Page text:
The Voice Of EU | In recent years, European entrepreneurs seeking capital infusion have widened their horizons beyond the traditional American investors, increasingly turning their gaze towards the lucrative investment landscape of the Gulf region. With substantial capital reservoirs nestled within sovereign wealth funds and corporate venture capital entities, Gulf nations have emerged as compelling investors for European startups and scaleups.

According to comprehensive data from Dealroom, the influx of investment from Gulf countries into European startups soared to a staggering $3 billion in 2023, marking a remarkable 5x surge from the $627 million recorded in 2018.

This substantial injection of capital, accounting for approximately 5% of the total funding raised in the region, underscores the growing prominence of Gulf investors in European markets.

Particularly noteworthy is the significant support extended to growth-stage companies, with over two-thirds of Gulf investments in 2023 being directed towards funding rounds exceeding $100 million. This influx of capital provides a welcome boost to European companies grappling with the challenge of securing well-capitalized investors locally.

Delving deeper into the landscape, Sifted has identified the most active Gulf investors in European startups over the past two years.

Leading the pack is Aramco Ventures, headquartered in Dhahran, Saudi Arabia. Bolstered by a substantial commitment, Aramco Ventures boasts a $1.5 billion sustainability fund, alongside an additional $4 billion allocated to its venture capital arm, positioning it as a formidable player with a total investment capacity of $7 billion by 2027. With a notable presence in 17 funding rounds, Aramco Ventures has strategically invested in ventures such as Carbon Clean Solutions and ANYbotics, aligning with its focus on businesses that offer strategic value.

Following closely is Mubadala Capital, headquartered in Abu Dhabi, UAE, with an impressive tally of 13 investments in European startups over the past two years. Backed by the sovereign wealth fund Mubadala Investment Company, Mubadala Capital’s diverse investment portfolio spans private equity, venture capital, and alternative solutions. Notable investments include Klarna, TIER, and Juni, reflecting its global investment strategy across various sectors.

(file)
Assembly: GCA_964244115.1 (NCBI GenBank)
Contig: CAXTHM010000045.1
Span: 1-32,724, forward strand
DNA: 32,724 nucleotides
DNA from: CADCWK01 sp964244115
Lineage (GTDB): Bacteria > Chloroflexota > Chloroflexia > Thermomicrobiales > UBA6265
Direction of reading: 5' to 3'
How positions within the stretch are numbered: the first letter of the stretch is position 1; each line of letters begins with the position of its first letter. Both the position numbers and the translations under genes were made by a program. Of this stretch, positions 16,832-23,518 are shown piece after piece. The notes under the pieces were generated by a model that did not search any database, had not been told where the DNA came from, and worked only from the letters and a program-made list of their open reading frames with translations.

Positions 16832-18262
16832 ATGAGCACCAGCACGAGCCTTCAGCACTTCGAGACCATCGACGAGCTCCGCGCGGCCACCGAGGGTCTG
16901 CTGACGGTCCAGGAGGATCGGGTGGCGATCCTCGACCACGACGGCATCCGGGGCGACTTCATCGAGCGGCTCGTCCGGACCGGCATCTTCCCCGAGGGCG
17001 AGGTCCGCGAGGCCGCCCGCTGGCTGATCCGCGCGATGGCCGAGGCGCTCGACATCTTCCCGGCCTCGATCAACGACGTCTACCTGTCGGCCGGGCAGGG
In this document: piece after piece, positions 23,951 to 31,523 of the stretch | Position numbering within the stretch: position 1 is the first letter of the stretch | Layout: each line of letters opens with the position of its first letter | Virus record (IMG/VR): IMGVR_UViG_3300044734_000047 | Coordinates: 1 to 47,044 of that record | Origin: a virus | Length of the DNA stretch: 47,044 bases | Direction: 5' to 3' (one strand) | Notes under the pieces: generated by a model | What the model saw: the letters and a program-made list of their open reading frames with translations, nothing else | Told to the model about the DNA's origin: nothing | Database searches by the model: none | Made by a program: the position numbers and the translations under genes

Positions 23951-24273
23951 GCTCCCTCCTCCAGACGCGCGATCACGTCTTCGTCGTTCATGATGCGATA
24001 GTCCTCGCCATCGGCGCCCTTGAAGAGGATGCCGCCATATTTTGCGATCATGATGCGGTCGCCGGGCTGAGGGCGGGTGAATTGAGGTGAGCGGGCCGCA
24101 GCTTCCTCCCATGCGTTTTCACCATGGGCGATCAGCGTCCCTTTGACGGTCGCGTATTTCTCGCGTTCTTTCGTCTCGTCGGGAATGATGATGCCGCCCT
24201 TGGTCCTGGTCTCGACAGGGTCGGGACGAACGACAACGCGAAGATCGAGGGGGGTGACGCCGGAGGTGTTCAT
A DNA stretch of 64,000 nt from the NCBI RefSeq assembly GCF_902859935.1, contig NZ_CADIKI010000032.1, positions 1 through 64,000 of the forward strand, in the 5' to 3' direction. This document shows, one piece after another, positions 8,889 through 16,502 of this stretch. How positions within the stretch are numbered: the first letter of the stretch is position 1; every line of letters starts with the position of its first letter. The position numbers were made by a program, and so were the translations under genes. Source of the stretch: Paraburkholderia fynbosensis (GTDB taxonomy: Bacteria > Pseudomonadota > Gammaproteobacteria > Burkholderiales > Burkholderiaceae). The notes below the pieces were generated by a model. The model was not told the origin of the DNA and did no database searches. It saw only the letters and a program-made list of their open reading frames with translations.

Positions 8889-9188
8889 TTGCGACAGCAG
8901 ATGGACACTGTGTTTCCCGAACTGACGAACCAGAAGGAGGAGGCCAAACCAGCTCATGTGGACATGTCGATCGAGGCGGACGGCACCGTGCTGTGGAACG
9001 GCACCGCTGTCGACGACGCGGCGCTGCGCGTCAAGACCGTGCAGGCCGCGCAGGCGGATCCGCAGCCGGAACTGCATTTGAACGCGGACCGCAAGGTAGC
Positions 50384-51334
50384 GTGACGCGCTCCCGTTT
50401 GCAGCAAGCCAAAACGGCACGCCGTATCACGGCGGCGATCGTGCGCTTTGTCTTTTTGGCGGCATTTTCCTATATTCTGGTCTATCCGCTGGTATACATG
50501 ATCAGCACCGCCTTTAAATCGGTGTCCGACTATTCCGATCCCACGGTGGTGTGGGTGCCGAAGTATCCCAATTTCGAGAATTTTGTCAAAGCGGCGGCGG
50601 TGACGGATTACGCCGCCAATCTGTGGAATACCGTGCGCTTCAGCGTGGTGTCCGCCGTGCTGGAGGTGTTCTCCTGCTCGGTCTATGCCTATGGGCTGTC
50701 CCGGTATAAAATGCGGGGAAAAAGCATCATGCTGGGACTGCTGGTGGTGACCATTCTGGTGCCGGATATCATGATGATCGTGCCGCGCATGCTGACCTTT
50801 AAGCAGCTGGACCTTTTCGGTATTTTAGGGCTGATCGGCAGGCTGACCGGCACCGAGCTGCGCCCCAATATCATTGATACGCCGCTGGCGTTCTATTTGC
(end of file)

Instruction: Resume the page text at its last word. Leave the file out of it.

Ventura Capital, based in Dubai, UAE, secured its position as a key player with nine investments in European startups. With a presence in Dubai, London, and Tokyo, Ventura Capital boasts an international network of limited partners and a sector-agnostic investment approach, contributing to its noteworthy investments in companies such as Coursera and Spotify.

Qatar Investment Authority, headquartered in Doha, Qatar, has made significant inroads into the European startup ecosystem with six notable investments. As the sovereign wealth fund of Qatar, QIA’s diversified portfolio spans private and public equity, infrastructure, and real estate, with strategic investments in tech startups across healthcare, consumer, and industrial sectors.

MetaVision Dubai, a newcomer to the scene, has swiftly garnered attention with six investments in European startups. Focusing on seed to Series A startups in the metaverse and Web3 space, MetaVision raised an undisclosed fund in 2022, affirming its commitment to emerging technologies and innovative ventures.

Investcorp, headquartered in Manama, Bahrain, has solidified its presence with six investments in European startups. With a focus on mid-sized B2B businesses, Investcorp’s diverse investment strategies encompass private equity, real estate, infrastructure, and credit management, contributing to its notable investments in companies such as Terra Quantum and TruKKer.

Chimera Capital, based in Abu Dhabi, UAE, rounds off the list with four strategic investments in European startups. As part of a prominent business conglomerate, Chimera Capital leverages its global reach and sector-agnostic approach to drive investments in ventures such as CMR Surgical and Neat Burger.

In conclusion, the burgeoning influx of capital from Gulf investors into European startups underscores the region’s growing appeal as a vibrant hub for innovation and entrepreneurship. With key players such as Aramco Ventures, Mubadala Capital, and Ventura Capital leading the charge, European startups are poised to benefit from the strategic investments and partnerships forged with Gulf investors, propelling them towards sustained growth and success in the global market landscape.


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— By Darren Wilson, Team VoiceOfEU.com